The old model of agents culling through piles of manuscripts for good ones to present to publishers is like so many other aspects of the publishing business either broken or in the midst of a rapid transformation. These poor bastards are receiving 200 or more queries a week (many ginned by a thriving book query writing industry). How are they supposed to know from a few lines or a partial submission if something is going to make them or the publisher some money (we know that’s the deal)? And forget about good writing on fascinating topics — god knows how those books manage to keep being published, reviewed by the New York Times and promptly forgotten.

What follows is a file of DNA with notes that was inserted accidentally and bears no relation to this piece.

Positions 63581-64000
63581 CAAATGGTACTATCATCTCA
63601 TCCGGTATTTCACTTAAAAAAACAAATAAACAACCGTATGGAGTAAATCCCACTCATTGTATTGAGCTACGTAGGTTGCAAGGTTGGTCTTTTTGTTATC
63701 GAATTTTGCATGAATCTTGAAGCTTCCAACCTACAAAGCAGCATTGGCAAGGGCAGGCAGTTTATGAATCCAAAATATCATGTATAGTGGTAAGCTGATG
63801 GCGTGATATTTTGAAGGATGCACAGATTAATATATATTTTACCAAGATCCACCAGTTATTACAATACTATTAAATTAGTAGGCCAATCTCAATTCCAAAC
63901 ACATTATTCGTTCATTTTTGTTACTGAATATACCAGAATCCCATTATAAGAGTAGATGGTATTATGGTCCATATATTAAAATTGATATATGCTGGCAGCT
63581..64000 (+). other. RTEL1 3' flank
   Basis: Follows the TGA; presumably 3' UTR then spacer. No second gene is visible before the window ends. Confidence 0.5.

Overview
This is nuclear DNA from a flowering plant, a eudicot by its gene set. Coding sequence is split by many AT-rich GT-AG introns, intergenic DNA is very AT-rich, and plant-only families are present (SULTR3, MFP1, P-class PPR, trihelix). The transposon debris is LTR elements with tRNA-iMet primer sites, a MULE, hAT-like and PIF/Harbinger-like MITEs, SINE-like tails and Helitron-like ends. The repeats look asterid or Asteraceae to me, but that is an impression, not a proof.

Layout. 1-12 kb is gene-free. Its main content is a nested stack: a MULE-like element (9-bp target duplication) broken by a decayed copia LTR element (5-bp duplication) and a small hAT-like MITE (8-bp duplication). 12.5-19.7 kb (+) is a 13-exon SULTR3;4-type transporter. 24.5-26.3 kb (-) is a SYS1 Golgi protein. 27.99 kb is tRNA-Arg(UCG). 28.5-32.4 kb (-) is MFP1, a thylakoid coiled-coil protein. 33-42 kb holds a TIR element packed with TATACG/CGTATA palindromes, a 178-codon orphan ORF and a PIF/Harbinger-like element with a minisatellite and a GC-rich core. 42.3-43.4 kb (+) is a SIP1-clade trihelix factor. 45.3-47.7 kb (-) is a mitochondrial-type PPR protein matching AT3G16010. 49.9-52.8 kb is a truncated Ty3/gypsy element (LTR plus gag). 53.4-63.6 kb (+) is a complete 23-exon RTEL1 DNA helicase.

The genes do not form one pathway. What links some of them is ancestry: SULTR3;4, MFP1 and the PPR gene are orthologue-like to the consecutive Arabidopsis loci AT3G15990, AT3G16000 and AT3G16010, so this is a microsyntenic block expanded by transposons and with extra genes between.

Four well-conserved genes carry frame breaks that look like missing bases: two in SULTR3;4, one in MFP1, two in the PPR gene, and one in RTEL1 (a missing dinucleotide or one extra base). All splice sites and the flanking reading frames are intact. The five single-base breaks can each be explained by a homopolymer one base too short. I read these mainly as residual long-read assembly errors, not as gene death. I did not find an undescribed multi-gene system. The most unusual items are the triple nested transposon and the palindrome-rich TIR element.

And even if we do manage to get published we still have to do our own publicity — blog, beg, and grovel for attention.


So we might as well self-publish, right?


Come on editors, we’d love to hear from you and ask you a few questions.


Here’s the link to our discussion.


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Published on October 28, 2014 13:41 • 23 views

October 23, 2014

Apokaful-Youtube-template-banner-com


Never Too Old To Rock
What’s Your Grandfather Doing in His Room

I am 64 years old and have been writing songs for over 40 years. But it’s only in the last few years that I’ve been able to live my teenage dream of being a recording artist. I’m hoping to be discovered — Lord knows not for the fame but a bit of the fortune would do — I want someone else to pay for me to record in a real studio, work with the best equipment and software, session players, engineers, and producers.



ApokafulI have everything I need to put myself out there and join the cavalcade of musicians clamoring for a listen and a look.